I have a large production PostgreSQL (9.1) database running on Ubuntu Linux. It is currently being queried and used. However there is another use I need later, and I will need to create a large (hundreds of gigabyte) index. I have run the CREATE INDEX ... in a screen session and that's running (for several days now), however this is affecting the performance of the rest of the database.

Is there anyway to create an index in postgres, but at a very low priority? So that it'll take longer to create the index, but the performance hit will be less.

  • Can I use renice the CREATE INDEX process? Will that work?
  • What about pausing the process for 1 out of every N (e.g. 2 or 3) minutes? Will that break things?
  • Can I ionice the process? Will that work?
  • You can't use (io)nice to alter the behavior of just a single database operation, as a DB won't spawn a process for such operations.
    – Sven
    Oct 8, 2015 at 9:36
  • I think the only thing you can try is CREATE INDEX CONCURRENTLY. This won't necessarily be slower or less obtrusive, but at least it avoids blocking changes on the same table. I also think cannot pause it - how would you achieve it in any case?
    – dezso
    Oct 8, 2015 at 9:48
  • 1
    I've tried to play with renicing a PostgreSQL process that was busy with creating an index - I could see no effect. With a nice value of 19, it still could use the most CPU, effectively slowing down some big inserts on other tables. It is possible that my tests were just wrong - wiki.postgresql.org/wiki/Priorities suggests renicing should work. However, as this very same page suggests, too, you are possibly experiencing not CPU but I/O contention - and in this case no priority can help you.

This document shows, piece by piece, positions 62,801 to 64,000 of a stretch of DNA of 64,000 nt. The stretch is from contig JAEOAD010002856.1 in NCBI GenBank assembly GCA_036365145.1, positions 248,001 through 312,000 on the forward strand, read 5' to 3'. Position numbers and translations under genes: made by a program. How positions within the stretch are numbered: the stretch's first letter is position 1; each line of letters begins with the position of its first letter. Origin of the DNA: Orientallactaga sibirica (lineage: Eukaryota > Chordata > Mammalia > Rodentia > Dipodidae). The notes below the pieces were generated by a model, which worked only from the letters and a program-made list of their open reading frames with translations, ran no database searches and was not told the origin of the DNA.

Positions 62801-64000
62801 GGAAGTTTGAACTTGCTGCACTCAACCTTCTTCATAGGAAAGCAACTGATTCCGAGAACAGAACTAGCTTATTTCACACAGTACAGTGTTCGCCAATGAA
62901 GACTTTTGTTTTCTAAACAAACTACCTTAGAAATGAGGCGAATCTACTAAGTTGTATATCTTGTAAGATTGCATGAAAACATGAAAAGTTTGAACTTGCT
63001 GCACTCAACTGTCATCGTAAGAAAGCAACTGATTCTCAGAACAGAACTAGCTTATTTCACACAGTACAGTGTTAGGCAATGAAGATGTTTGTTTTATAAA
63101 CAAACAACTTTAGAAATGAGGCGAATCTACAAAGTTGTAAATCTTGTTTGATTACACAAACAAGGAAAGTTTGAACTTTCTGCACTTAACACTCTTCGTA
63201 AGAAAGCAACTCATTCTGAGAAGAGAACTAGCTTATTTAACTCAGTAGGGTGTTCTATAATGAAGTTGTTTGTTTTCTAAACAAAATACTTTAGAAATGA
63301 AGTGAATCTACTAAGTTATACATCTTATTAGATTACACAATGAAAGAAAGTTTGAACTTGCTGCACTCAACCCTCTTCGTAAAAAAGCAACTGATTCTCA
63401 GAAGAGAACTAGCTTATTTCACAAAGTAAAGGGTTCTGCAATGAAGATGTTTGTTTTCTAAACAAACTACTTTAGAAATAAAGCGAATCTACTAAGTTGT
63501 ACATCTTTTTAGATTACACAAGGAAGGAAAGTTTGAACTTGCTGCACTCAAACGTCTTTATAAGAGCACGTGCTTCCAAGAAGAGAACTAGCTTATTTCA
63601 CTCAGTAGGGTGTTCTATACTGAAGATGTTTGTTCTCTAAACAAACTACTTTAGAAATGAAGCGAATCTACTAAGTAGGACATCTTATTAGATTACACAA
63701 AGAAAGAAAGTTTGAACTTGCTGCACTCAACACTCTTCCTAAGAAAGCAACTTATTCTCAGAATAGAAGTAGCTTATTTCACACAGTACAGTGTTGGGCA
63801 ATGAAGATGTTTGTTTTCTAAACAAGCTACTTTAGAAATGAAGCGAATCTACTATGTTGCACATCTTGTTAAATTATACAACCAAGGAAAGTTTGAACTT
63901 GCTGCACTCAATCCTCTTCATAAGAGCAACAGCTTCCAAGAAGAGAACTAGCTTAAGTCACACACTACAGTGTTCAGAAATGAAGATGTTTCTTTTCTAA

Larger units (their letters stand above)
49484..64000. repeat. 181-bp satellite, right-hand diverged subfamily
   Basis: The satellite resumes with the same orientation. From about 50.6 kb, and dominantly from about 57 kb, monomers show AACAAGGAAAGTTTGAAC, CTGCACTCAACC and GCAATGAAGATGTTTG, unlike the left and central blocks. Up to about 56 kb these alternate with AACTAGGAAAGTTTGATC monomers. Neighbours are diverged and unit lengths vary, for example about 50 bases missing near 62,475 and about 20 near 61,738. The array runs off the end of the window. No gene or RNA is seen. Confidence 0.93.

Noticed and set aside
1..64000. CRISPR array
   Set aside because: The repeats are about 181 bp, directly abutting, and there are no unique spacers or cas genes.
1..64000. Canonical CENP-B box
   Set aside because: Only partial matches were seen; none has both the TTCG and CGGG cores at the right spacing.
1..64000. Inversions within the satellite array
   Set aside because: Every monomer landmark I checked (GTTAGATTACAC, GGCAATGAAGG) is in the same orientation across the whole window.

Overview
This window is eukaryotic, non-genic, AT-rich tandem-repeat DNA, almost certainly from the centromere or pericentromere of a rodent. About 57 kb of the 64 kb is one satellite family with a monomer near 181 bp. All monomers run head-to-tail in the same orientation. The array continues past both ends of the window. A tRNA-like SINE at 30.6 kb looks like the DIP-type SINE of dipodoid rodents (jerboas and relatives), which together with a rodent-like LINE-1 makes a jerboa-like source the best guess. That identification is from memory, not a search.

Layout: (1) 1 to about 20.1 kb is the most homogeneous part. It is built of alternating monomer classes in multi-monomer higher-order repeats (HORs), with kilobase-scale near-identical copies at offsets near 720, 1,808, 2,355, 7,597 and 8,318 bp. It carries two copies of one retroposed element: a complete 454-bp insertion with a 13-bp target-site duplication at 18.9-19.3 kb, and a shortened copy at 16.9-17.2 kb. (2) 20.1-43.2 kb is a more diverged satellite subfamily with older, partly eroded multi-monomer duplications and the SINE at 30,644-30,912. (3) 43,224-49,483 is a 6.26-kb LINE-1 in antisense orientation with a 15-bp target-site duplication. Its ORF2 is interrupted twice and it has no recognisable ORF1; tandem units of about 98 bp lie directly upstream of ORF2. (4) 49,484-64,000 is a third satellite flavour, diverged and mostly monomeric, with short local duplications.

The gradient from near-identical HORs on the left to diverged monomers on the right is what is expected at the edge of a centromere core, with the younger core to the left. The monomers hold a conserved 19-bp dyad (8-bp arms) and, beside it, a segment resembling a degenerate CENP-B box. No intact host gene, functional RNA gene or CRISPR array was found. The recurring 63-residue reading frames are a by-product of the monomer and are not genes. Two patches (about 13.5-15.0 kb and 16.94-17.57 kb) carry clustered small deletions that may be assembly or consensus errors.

– dezso
    Oct 8, 2015 at 10:04
  • 3
    You can ionice it, and use CREATE INDEX ... CONCURRENTLY to reduce the lock level. Note though that ionice won't stop the background writer flushing out pages from the index, the cache churn, etc so it's an imperfect solution. Oct 8, 2015 at 12:47
  • 3
    @Sven nonsense, you can ionice a backend. PostgreSQL fork()s backends for each connection, it's a multi-processing architecture. Oct 8, 2015 at 12:47


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